Ontario saw a slight dip in both new COVID-19 cases and deaths on Saturday after reporting the highest number of new cases in a week on Friday.

The province says 340 new cases of the virus were confirmed on Saturday, down from the 391 reported on Friday and 341 reported on Thursday.

The number of new cases per day has not dropped below 300 since last Saturday, when 294 new cases of the virus were confirmed.

The total number of lab-confirmed cases of COVID-19 in Ontario now stands at 22,653, with 17,360 cases considered to be resolved.

Earlier this week, Dr. David Williams said overall the numbers have been trending downward.

“Over the last two weeks we have seen a decrease in the cases," Williams told reporters. "It comes down and then goes up by a bit but each time it doesn't go up by as much as the week before.”

Ontario saw a record-high number of new cases on April 25 when 640 cases were confirmed.

The decrease in new cases has prompted Premier Doug Ford to move ahead with his plan to reopen parts of the economy, including golf courses and marinas this weekend.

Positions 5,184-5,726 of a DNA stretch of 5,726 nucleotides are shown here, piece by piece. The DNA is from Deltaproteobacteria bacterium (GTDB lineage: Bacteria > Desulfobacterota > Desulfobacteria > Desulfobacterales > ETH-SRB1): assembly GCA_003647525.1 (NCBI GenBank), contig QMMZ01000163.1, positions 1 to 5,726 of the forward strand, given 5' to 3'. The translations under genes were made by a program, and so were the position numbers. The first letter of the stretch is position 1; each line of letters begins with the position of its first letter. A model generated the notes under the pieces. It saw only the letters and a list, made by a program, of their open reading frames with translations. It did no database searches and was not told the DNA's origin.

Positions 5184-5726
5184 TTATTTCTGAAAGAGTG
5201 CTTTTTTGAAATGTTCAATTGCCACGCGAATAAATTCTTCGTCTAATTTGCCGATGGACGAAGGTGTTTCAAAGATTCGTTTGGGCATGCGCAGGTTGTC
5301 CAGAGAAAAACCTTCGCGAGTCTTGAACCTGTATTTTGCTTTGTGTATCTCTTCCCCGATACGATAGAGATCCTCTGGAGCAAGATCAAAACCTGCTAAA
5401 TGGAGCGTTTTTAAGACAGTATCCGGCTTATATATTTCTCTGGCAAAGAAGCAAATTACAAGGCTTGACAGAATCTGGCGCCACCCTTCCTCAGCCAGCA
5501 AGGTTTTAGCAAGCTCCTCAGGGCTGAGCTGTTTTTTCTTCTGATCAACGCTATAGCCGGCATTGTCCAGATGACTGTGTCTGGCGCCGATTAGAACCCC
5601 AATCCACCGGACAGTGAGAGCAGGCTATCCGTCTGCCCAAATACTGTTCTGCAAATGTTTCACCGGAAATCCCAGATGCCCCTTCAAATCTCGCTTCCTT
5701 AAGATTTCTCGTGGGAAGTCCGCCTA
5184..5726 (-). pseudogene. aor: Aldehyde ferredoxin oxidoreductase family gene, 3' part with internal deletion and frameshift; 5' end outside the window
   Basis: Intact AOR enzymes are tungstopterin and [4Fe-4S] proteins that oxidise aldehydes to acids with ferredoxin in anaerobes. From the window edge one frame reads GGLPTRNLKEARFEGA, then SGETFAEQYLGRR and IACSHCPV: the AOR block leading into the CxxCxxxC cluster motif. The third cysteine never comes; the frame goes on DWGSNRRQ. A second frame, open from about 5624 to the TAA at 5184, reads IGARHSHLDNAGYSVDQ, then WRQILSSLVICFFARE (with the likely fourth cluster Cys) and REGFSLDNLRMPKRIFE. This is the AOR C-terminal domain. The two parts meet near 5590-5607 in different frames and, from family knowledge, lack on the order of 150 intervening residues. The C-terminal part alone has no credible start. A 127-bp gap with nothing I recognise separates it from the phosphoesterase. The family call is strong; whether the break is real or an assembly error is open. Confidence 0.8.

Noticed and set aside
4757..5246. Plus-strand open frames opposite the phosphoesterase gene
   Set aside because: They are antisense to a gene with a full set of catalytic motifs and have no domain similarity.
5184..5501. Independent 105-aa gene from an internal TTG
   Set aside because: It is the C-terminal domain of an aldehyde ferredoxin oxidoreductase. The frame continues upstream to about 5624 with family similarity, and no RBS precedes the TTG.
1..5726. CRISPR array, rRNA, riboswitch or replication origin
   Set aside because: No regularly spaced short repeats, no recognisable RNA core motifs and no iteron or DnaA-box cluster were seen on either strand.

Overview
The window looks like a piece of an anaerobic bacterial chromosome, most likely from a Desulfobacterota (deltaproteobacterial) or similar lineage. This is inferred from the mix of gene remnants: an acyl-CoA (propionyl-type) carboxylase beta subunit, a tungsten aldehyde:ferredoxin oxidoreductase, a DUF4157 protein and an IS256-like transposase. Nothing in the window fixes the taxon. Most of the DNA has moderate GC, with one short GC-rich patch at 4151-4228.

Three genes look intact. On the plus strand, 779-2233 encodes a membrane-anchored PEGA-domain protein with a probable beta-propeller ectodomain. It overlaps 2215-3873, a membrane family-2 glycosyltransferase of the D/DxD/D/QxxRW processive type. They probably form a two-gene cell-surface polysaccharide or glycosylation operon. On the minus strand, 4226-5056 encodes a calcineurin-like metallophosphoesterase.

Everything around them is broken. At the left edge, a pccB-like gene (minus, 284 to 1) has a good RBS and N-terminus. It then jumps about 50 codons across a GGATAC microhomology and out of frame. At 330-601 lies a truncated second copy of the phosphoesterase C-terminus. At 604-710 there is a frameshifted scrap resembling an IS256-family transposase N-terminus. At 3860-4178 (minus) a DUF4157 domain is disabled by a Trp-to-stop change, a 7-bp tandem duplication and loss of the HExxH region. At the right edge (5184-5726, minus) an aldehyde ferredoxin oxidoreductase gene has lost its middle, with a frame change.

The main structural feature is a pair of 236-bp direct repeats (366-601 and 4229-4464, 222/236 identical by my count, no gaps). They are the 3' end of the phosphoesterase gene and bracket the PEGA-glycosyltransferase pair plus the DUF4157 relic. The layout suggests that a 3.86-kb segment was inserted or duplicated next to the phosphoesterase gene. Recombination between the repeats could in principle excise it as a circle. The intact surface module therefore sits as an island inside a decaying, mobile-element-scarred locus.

Starting Tuesday, many retail stores will reopen to customers for the first time since the province declared a state of emergency in March.

An additional 23 virus-related deaths were also confirmed on Saturday, down from the 33 deaths reported on Friday.

The majority of virus-related deaths have involved residents of long-term care facilities.

On Saturday, five new outbreaks were reported in long-term care homes, bringing the total number of outbreaks to 269.

More than 1,300 of the 1,881 deaths in the province are in people over the age of 80 and all but 86 deaths involve people over the age of 60.

The province has continued to ramp up testing in recent weeks, with more than 16,000 tests conducted on Saturday.

The number of people hospitalized with COVID-19 sits at 934, with 171 patients in intensive care and 129 on a ventilator.

Other highlights from the data:

• There have now been 3,878 confirmed cases among healthcare workers, representing about 17 per cent of all cases

• Greater Toronto Area public health units account for 62.8 per cent of all cases

• Nearly 13 per cent of all cases have required hospitalization